How to Celebrate Your Divorce with a Divorce Party
When I got divorced, the process moved surprisingly quickly. It was an amicable split, for the most part, so the timeline was only dictated by how quickly the paperwork could move through the legal system. Like many divorces, there was a whirlwind of emotions, and the speed of the process left me little time to process my feelings before the finalized paperwork was in my hands.
It made the end of the relationship feel strangely underwhelming. Twelve years together, eight years married … and all I had to show for it was a postcard in the mail telling me the documents were signed.
It didn’t feel right, so I made an impulsive decision.
Plan a divorce party!
I decided to throw myself a divorce party. And I decided to do it right now. With just a few hours’ notice, I made a Facebook post telling friends I’d be at a local strip club that night, and they should join me if they could. Ultimately, about six people showed up that evening – all men. A couple were close friends, and a few more were casual acquaintances (whom I suspect were in it more for the strip club than to support me). It was an odd way to mark the end of my marriage, but it felt satisfying to be doing something.
If I had a do-over, just about all of it would be different. As is too often the case when I’m writing or teaching, I don’t suggest people follow my example. Rather, I encourage them to learn from my mistakes.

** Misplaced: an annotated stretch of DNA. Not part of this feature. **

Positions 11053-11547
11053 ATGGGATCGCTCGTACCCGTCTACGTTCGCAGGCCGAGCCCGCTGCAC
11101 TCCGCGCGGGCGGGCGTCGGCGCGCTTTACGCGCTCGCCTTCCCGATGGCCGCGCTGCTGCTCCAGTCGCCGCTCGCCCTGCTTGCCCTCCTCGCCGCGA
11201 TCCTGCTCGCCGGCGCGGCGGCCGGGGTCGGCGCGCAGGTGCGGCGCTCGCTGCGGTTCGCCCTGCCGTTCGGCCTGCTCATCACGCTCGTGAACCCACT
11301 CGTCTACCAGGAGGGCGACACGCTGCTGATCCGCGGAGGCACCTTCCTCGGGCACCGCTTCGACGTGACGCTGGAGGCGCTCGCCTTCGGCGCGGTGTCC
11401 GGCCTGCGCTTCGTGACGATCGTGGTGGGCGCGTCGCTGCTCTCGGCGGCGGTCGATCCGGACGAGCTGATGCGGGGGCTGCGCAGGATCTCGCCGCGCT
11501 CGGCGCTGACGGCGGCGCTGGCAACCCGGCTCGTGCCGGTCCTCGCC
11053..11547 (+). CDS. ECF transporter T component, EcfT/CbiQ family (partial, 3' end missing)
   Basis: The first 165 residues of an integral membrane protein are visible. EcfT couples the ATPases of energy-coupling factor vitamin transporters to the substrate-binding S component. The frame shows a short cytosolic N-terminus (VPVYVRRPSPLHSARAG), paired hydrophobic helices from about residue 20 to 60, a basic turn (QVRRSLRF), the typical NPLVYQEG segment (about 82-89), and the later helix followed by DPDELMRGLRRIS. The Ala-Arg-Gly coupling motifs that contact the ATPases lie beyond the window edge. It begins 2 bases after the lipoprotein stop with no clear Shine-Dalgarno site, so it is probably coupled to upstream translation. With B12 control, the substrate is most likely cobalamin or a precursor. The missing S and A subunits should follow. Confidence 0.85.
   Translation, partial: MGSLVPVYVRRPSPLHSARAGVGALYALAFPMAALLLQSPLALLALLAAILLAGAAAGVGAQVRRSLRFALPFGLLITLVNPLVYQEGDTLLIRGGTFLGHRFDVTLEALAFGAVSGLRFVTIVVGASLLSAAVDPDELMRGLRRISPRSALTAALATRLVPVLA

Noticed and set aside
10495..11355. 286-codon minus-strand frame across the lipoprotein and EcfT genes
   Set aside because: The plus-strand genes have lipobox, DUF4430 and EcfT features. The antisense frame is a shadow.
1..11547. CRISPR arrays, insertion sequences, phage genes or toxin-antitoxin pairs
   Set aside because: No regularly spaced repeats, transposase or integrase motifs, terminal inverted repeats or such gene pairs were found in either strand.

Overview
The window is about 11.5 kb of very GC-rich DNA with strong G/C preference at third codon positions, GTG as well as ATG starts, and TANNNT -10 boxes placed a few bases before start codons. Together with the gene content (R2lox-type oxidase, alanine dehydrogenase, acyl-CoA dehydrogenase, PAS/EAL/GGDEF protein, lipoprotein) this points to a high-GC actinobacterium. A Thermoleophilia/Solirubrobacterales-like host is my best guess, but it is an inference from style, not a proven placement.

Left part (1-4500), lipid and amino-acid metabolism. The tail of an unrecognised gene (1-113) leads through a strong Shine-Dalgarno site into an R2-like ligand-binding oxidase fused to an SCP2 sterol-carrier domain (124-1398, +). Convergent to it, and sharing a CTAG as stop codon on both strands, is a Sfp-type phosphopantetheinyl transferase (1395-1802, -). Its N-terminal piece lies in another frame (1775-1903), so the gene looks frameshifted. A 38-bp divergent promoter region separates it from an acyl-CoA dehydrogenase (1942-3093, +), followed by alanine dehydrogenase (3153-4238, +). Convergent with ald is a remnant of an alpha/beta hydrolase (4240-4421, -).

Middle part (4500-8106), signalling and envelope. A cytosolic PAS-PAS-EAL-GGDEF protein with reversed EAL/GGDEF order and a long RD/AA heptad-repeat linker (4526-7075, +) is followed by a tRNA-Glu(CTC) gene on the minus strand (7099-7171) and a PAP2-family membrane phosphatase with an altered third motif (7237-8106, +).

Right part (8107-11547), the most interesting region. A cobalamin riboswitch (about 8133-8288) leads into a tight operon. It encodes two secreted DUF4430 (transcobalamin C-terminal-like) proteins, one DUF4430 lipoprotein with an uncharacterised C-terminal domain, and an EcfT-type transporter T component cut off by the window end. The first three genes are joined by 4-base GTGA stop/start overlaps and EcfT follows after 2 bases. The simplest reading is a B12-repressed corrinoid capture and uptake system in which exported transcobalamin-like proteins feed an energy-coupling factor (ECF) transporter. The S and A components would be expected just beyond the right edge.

What is a divorce party?
Don’t make the mistake I made: If you want people to show up, you need to give them enough notice! In general, it’s good etiquette to give local people at least two or three weeks' notice. Try to give long-distance friends at least six weeks’ notice to make travel plans.
In terms of your guest list, here’s another mistake of mine to avoid: Don’t cast too wide a net. A divorce party is an ideal chance for the people closest to you to show their support. It can get awkward if the room is full of casual acquaintances or plus-ones you’ve never met.
Ideally, a divorce party is a chance to set the tone for what’s next—and that can be a guidepost for your party-planning decisions.
Should you have a divorce party during or after it’s finalized?
Divorce isn’t just a big deal for the people leaving the marriage. It’s also jarring for friends and family, especially if children are involved. So make sure everyone has time to process their feelings before they’re asked to throw confetti and eat divorce cake.
Unlike a birthday party, a divorce party need not be attached to a particular date. It’s not about when paperwork is filed or finalized. Instead, it’s about emotional separation and the intention to move forward. And that could be weeks or even months after the official proceedings are complete.
Divorce party dos and don’ts
To make sure everyone has a good time, there are some guidelines you should follow:
- Do make sure the guest of honor wants a divorce party! This is not the right time for a surprise.
- Do choose the right venue for the event (unlike me). Places that are too loud or crowded make it impossible to hold a conversation and might not set the right vibe.
- Don’t let close friends and family find out about your divorce through a party announcement. Make sure everyone important to you hears your news directly.
- Don’t let the party become an ex-bashing event. This is a chance to celebrate your future, not to focus on negativity from the past. The event should focus on the positive.
Divorce party activities